R. Joseph Hoffmann does not like lowbrow humor, mere insults, or The Blasphemy Challenge. We agree in many ways, but I have still responded to his piece, The Moral Apathy of Atheism: Leaving it to the Snake, rjosephhoffmann

Moral Apathy

I disagree with Hoffman without being diametrically opposed to everything he wrote in his piece here. For instance, the famous “blasphemers” he mentioned in his piece indulged in anti-clerical humor, not necessarily “atheist humor.” Anti-clerics (people who poke fun at the behavior of priests or practices of a religion) have been around since the days of the pre-Socratics.

But until the late 1800s there remained anti-blasphemy and anti-heresy laws on the books of Christian nations, though decreasingly enforced. Christian Roman Emperors Theodosius and Justinian, condemned “heretics” such as “anti-Trinitarians,” and in their law books called them “demented, insane,” and worthy of being judged by the full force of the state. And so the argument went for centuries, with popes, Luther, Melanchthon, Calvin, all arguing and agreeing that rulers must persecute heretics and blasphemers.

See…

So Iʼm in favor of a day to commemorate the movement away from anti-blasphemy/anti-heresy laws. People ought to be reminded of just how strongly both Catholics and Protestants argued in favor of such laws. And how strongly some Islamic groups still do.

I also agree with Voltaire and Twain that religion could stand to be satirized. Though I would agree with Hoffman if heʼs merely saying that atheists should do more than just call religionists “stupid.” Thereʼs certainly no wit in doing merely that.

I also understand where Hoffman is coming from. Like Kurtz before him, Hoffman craves serious discussions between atheists and theists, and also wishes to forge alliances between humanistic atheists and theists of all religions. Neither imagine religious belief and practices will end soon. They are interested in Christians, Muslims, atheists, all being the best and brightest they can be—to help maintain the bonds of civil society and civilization.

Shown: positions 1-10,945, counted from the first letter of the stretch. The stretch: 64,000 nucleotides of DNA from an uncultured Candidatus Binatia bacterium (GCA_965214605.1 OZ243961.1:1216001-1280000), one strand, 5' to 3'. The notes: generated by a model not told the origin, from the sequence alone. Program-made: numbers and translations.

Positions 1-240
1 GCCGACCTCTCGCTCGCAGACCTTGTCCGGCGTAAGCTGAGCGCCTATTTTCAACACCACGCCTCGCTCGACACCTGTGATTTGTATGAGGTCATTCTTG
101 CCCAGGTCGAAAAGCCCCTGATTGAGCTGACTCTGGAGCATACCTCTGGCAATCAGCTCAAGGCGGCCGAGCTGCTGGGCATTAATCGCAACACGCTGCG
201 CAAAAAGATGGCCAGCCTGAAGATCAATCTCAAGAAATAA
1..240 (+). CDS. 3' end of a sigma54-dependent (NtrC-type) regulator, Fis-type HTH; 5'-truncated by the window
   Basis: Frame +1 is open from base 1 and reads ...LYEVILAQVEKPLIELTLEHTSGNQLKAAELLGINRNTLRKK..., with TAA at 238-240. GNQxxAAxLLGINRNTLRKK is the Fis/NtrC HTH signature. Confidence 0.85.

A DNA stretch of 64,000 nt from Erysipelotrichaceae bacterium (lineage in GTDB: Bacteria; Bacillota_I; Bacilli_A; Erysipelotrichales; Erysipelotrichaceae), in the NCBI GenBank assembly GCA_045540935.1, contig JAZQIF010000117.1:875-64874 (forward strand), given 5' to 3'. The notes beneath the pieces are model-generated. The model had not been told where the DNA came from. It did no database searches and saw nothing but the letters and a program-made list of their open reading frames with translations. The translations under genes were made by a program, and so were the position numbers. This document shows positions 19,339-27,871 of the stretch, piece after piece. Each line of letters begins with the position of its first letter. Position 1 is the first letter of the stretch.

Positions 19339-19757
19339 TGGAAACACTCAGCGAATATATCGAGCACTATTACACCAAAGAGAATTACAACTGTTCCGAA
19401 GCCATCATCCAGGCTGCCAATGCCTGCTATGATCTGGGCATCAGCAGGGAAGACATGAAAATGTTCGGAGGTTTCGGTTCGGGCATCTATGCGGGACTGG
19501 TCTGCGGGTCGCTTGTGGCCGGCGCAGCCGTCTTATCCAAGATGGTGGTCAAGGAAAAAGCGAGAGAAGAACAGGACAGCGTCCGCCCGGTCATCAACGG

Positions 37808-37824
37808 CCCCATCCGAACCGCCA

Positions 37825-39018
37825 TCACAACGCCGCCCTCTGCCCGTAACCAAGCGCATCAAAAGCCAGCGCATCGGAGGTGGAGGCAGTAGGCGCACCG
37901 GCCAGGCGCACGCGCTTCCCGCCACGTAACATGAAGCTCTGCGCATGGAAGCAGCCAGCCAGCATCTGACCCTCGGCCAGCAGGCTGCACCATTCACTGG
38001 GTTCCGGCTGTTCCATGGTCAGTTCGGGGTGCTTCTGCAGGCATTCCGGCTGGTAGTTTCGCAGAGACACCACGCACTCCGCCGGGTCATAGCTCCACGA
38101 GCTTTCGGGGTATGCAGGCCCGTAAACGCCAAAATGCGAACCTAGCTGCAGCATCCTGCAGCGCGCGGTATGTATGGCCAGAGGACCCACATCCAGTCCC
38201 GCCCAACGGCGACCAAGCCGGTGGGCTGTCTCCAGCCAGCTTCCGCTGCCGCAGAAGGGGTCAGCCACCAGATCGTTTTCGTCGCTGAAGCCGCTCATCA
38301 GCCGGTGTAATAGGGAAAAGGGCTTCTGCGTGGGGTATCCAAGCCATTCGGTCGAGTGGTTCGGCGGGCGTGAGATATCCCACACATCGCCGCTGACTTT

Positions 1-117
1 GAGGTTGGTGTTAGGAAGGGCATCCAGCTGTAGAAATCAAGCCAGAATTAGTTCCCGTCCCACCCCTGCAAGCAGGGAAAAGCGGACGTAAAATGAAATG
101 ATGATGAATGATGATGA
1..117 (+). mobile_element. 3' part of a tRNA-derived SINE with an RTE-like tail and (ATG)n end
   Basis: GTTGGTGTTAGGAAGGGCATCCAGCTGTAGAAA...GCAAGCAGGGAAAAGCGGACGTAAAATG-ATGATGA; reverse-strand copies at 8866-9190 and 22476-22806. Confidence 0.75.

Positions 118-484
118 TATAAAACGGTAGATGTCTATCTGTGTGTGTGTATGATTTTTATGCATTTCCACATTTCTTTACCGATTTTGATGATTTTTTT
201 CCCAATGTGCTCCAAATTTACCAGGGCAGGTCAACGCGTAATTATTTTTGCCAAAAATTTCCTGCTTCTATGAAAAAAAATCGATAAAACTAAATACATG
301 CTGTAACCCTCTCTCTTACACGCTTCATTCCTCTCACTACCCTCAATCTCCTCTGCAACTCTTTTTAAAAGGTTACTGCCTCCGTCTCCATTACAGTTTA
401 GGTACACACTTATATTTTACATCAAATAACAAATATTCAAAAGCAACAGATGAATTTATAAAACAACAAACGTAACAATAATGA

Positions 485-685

On the other hand… People, especially younger folks, tend to be less well controlled, more highly excitable, less predictable than Hoffman at his age. Neither are atheism and atheists all alike, neither does Hoffman explain why they should be. One even doubts whether there ever was a completely “new atheism” as some journalist claimed by inventing the phrase.

Neither are all atheists interested in nothing but serious dialogue any more than all Christians are. At heart weʼre all still primates who want alpha males to do the work of leading us, shepherding us, heroes we can point to, whom we can claim “win debates,” or authorities we can cite. So we can feel like “winners,” like we “know things beyond a doubt.” So we can feel empowered. Thatʼs often why people join mass movements, to attach their fragile individual egos to something greater or more enduring than their own individual lives. Read Hoffer.

As for Kurtz himself, Iʼve read some of his works, and met him. He was a serious individual, hard working, and also liked to drink. (I prefer total sobriety.) He invited me to a conference after Prometheus Books published my book, Leaving the Fold: Testimonies of Former Fundamentalists. But I found the jokes and chatting in the bar more entertaining and interesting than the lectures at the conference. But then, I was never much of a fan of mass movements, pep rallies, spectator sporting events, etc. I liked to be left alone to read books, especially about peopleʼs unique individual intellectual and spiritual journeys, and share written dialogues with others, and pluck on my guitar.

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